King's College Chapel, UK, Cambridge Resort (Topic)

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King's College Chapel, UK, Cambridge Resort

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ImageKing's College Chapel is a masterpiece of English Perpendicular Gothic. This chapel is the recognized symbol of the University of Cambridge. The construction of the chapel of King's College was started at the behest of the English king Henry VI, who determined the scale of the future structure, in 1444. In the summer of 1446, the king personally laid the foundation stone for the chapel. Further construction was carried out by architects Reginald Ely and Nicholas Cloos. By 1485, when the reign of Richard III ended, despite the war of the Scarlet and White Rose, five tiers of the chapel were completed and roofed. In 1506, King Henry VII visited the University of Cambridge and financed the completion of the building. He left the money so that construction would continue after his death. Under Henry VIII, in 1515, the construction of the chapel was completed. During the Civil War of the 17th century, the chapel was used as a training ground for the troops of Oliver Cromwell. There was no major damage to the chapel, because Cromwell was protecting it, because he himself was a student at Cambridge University. However, the soldiers of the parliamentary army left graffiti on the walls of the altar, which can still be seen today. During the Second World War, the chapel's stained-glass windows were removed and hidden; the chapel was again almost unharmed. Today, the King's College Chapel is used both for its intended purpose and for hosting various celebrations of King's College. For example, the Royal Society of Music hosts a week of concerts every May. This holiday is always popular among students, alumni and guests of the university. The Chapel of King's College has stunning dimensions (the length of the building is 88 meters, the width of the nave is 12 meters, the height of the vaults is almost 30 meters, the building of the chapel is a rectangular parallelepiped) and is a standard of perpendicular Gothic. The layout of the chapel is not typical for early Gothic buildings, it arose as a result of the technical experience accumulated over time in the construction of church buildings. High window spans are connected by detailed sculptures. This is an exclusively English architectural tradition that has no analogues. The main facade of the chapel is half filled with huge stained-glass windows, and two corner towers set off the facade, reminiscent of the towers of ancient English castles. ImageImageImageImageImage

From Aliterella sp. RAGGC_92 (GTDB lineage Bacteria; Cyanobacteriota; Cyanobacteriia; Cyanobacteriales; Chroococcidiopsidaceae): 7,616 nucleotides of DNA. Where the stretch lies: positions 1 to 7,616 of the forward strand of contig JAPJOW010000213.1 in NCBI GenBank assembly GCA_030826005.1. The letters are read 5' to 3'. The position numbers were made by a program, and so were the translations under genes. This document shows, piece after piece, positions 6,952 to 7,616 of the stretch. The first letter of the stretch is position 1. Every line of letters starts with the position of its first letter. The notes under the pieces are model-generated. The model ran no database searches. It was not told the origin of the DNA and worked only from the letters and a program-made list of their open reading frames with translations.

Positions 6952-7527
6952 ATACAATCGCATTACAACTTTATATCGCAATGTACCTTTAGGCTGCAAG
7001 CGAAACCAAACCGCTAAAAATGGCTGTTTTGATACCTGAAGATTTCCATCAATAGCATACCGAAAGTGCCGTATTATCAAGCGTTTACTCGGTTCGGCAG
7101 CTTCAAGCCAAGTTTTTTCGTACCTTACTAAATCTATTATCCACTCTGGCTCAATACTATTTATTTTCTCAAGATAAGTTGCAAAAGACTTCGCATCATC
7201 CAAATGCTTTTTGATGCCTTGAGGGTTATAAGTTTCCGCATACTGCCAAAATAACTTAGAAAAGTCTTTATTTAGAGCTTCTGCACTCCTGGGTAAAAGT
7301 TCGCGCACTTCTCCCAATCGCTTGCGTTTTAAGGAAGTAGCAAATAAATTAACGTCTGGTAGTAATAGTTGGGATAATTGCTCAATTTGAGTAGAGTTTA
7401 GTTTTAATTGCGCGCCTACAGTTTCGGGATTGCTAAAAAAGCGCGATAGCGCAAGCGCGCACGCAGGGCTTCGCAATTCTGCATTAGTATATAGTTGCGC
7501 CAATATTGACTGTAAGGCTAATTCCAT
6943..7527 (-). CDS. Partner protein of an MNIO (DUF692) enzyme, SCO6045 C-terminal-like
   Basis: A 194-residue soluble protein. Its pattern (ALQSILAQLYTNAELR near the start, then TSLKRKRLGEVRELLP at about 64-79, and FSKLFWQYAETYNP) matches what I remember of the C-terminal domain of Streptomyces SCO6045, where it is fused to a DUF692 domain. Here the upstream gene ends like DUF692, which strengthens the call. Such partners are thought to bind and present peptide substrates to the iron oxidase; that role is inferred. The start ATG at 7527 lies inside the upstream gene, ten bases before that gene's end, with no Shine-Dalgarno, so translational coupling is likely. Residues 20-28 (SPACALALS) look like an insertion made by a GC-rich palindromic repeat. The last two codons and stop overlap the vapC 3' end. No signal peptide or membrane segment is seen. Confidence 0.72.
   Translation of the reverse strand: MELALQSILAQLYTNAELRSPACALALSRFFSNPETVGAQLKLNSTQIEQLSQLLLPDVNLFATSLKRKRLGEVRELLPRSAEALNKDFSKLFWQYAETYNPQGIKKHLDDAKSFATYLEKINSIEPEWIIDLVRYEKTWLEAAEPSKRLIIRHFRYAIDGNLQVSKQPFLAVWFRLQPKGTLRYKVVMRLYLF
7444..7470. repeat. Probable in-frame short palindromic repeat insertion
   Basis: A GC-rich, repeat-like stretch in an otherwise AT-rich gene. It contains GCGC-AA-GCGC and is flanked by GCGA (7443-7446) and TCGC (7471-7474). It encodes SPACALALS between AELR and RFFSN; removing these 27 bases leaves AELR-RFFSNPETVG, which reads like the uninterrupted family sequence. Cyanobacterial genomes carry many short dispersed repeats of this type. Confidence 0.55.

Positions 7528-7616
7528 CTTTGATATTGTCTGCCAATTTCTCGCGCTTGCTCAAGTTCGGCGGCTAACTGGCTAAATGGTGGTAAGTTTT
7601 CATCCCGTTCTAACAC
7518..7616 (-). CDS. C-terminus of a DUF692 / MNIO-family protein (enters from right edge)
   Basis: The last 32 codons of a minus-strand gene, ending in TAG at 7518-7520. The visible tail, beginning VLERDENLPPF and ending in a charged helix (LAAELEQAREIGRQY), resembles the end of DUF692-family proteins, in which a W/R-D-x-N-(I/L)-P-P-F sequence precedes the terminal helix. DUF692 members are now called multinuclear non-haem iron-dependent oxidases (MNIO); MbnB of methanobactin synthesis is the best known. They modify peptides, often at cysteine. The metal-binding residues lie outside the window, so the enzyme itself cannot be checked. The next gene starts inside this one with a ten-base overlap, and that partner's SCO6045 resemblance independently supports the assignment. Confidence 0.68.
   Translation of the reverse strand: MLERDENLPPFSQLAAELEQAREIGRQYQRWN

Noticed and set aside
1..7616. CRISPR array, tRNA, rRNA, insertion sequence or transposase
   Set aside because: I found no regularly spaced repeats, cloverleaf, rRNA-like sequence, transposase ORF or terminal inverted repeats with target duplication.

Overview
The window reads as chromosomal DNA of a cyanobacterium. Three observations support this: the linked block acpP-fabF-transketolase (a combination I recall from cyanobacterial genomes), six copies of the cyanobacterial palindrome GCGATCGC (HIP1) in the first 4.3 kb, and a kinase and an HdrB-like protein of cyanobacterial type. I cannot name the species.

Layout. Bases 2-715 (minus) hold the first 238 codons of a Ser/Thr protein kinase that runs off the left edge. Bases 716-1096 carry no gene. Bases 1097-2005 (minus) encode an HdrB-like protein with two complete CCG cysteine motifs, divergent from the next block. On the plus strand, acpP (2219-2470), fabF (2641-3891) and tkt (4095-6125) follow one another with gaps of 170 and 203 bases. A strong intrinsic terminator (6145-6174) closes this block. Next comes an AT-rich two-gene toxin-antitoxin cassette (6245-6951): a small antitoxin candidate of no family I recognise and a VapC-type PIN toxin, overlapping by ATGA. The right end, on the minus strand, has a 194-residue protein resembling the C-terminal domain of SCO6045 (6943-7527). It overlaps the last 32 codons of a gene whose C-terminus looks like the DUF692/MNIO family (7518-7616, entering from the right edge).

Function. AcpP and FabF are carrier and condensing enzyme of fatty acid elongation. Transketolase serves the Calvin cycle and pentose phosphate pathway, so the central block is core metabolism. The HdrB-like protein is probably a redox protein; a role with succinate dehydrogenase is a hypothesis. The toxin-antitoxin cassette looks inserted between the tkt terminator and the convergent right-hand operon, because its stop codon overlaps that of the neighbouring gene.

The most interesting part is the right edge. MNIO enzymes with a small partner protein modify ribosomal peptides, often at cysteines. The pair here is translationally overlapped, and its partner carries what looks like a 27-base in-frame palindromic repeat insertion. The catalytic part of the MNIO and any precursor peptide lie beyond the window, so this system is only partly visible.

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Topic: King's College Chapel, UK, Cambridge Resort.King's College Chapel, UK, Cambridge Resort

Author: Kelly Costine